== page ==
In March of 2009, Benjamin Netanyahu, then in his final days as leader of the Israeli opposition, met with me in his Knesset office to discuss an issue that was at the forefront of his mind. He had just won election (for a second time) as prime minister, and he was busy packing, but his thoughts were on Iran's supreme leader, Ayatollah Ali Khamenei—and on the new American president, Barack Obama.
"The Obama presidency has two great missions: fixing the economy, and preventing Iran from gaining nuclear weapons," Netanyahu told me. He described the Iranian nuclear threat as a "hinge of history" and said that the future of "Western civilization" itself depended on stopping Iran from developing nuclear weapons.
He used memorable language—language he would later deploy constantly as prime minister—to describe the threat Iran posed to Israel, to its Arab adversaries, and to the West: "You don’t want a messianic apocalyptic cult controlling atomic bombs. When the wide-eyed believer gets hold of the reins of power and the weapons of mass death, then the entire world should start worrying, and that is what is happening in Iran."
Netanyahu has come to Washington as part of his re-election campaign, but his main challenge is not to convince voters on the Israeli right to stick with him on March 17th, when they go to the polls. Nor is his main challenge to give an eloquent speech—he knows how to do this. His main challenge is to provide an alternative vision to President Obama's plan for Iran. Yesterday, Susan Rice, President Obama's national security adviser, went before 16,000 people at the annual AIPAC convention and said, "We cannot let an unachievable ideal stand in the way of a good deal."
The question for Netanyahu is: Is there anything short of carpet-bombing Iran's nuclear facilities that would constitute, for you, a good deal?
I mentioned Netanyahu's characterization of Iran's leadership as a "messianic apocalyptic cult" at the top of this post for a reason. The prime minister's position is that Iran should be allowed no uranium enrichment capability whatsoever, and that relentless sanctions—even more crippling than those currently in place—should be applied until Iran's leaders see the light. But the question is, why would a group of apocalyptic messianists ever fully succumb to sanctions pressure?
This question struck me in 2009 as well. From my post about our interview:
Netanyahu said he would support President Obama’s decision to engage Iran, so long as negotiations brought about a quick end to Iran’s nuclear ambitions. “How you achieve this goal is less important than achieving it,” he said, but he added that he was skeptical that Iran would respond positively to Obama’s appeals...
“I think the Iranian economy is very weak, which makes Iran susceptible to sanctions that can be ratcheted up by a variety of means.” When I suggested that this statement contradicted his assertion that Iran, by its fanatic nature, is immune to pressure, Netanyahu smiled thinly and said, “Iran is a composite leadership, but in that composite leadership there are elements of wide-eyed fanaticism that do not exist right now in any other would-be nuclear power in the world. That’s what makes them so dangerous.”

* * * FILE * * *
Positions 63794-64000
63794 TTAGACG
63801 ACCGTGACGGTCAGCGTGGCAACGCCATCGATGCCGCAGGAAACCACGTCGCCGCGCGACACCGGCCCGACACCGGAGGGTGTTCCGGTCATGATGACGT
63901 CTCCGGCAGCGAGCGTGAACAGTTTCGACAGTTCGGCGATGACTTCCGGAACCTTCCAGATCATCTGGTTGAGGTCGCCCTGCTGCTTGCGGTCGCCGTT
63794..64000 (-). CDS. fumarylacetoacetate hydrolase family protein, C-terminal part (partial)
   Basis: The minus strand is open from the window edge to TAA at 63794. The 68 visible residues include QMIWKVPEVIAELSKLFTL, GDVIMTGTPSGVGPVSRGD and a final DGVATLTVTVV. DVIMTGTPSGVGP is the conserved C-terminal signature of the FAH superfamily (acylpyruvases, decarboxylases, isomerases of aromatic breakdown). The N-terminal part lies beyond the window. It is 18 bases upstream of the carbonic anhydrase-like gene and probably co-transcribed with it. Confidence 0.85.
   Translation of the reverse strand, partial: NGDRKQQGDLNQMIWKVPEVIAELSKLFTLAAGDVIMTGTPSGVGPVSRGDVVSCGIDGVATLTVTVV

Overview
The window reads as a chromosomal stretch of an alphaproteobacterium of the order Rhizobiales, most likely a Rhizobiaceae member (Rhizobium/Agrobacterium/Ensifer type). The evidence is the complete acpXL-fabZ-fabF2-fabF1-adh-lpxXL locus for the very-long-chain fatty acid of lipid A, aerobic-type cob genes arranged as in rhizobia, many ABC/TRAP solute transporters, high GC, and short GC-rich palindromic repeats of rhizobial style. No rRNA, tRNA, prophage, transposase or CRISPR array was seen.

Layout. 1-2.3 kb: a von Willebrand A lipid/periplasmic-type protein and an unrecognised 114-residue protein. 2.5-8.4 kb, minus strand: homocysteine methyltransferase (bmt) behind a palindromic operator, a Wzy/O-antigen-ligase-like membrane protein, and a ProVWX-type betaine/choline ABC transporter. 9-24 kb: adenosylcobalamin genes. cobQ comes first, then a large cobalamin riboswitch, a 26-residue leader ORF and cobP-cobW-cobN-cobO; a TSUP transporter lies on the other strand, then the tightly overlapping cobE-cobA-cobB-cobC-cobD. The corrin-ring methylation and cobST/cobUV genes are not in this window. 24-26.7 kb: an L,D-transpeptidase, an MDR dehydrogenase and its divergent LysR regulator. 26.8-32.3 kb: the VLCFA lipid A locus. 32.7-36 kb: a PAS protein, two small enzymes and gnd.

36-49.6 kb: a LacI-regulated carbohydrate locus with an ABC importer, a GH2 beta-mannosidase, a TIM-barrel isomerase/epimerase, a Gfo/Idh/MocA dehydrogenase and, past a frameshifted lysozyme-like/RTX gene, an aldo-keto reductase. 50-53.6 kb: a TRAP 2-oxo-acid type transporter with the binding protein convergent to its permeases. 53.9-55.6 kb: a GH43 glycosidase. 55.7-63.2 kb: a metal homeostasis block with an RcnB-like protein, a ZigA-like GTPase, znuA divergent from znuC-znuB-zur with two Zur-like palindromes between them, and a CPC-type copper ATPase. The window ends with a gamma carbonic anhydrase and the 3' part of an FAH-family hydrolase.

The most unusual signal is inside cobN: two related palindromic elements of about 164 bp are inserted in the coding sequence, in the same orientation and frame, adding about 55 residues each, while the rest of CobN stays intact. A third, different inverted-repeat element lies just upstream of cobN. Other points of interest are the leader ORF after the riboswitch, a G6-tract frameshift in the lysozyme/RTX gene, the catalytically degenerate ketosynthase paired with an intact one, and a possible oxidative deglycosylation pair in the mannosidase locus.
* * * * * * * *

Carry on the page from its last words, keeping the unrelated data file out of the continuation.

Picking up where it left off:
He went on, “Since the dawn of the nuclear age, we have not had a fanatic regime that might put its zealotry above its self-interest. People say that they’ll behave like any other nuclear power. Can you take the risk? Can you assume that?"
Many of Netanyahu's arguments about the deal currently taking shape, and about the desires of the Iranian regime, are credible—even President Obama doesn't appear to be convinced that Iran's leaders are on the cusp of a breakthrough—and I'm sure we'll hear those arguments today. I'm also reasonably sure Netanyahu will talk about the need for ever-more crippling sanctions, sanctions that would further concentrate the attention of the regime in Tehran. But I've spoken with Netanyahu several times since the 2009 interview, and I'm convinced he believes, more than ever, that sanctions will not force the Iranians to agree to the sort of deal he could support, or do anything at all to break their will.
What we are left with, then, is military action. If Netanyahu believes that the only solution to this problem is airstrikes, he should say so plainly. He won't, of course, because he understands that the U.S. is not interested in opening up another Middle Eastern front, and also—I'd like to think—because he knows, intellectually, if not viscerally, that airstrikes present no permanent fix to this problem. It is true that airstrikes could set back the Iranian nuclear program by a number of years. It is also true, however, that airstrikes would give Iran the justification to race ahead toward nuclear breakout, as well as providing it with the means to do so, because airstrikes would lead to, among other things, the almost total collapse of international sanctions. And airstrikes cannot eradicate nuclear knowledge, and Iran possesses that in abundance.
Based on the details that have leaked out of the nuclear talks, the deal that is taking shape has some very apparent weaknesses. Netanyahu's challenge is not to point out those weaknesses. His challenge is to present a better alternative to this deal, an alternative that the U.S., Israel, the Arabs—and Iran—must be willing to live with.
Netanyahu's concern about Iran is correct: I don't want a gang of anti-American anti-Semites gaining control of nuclear weapons, either. But he must present a plan that has a realistic chance of succeeding.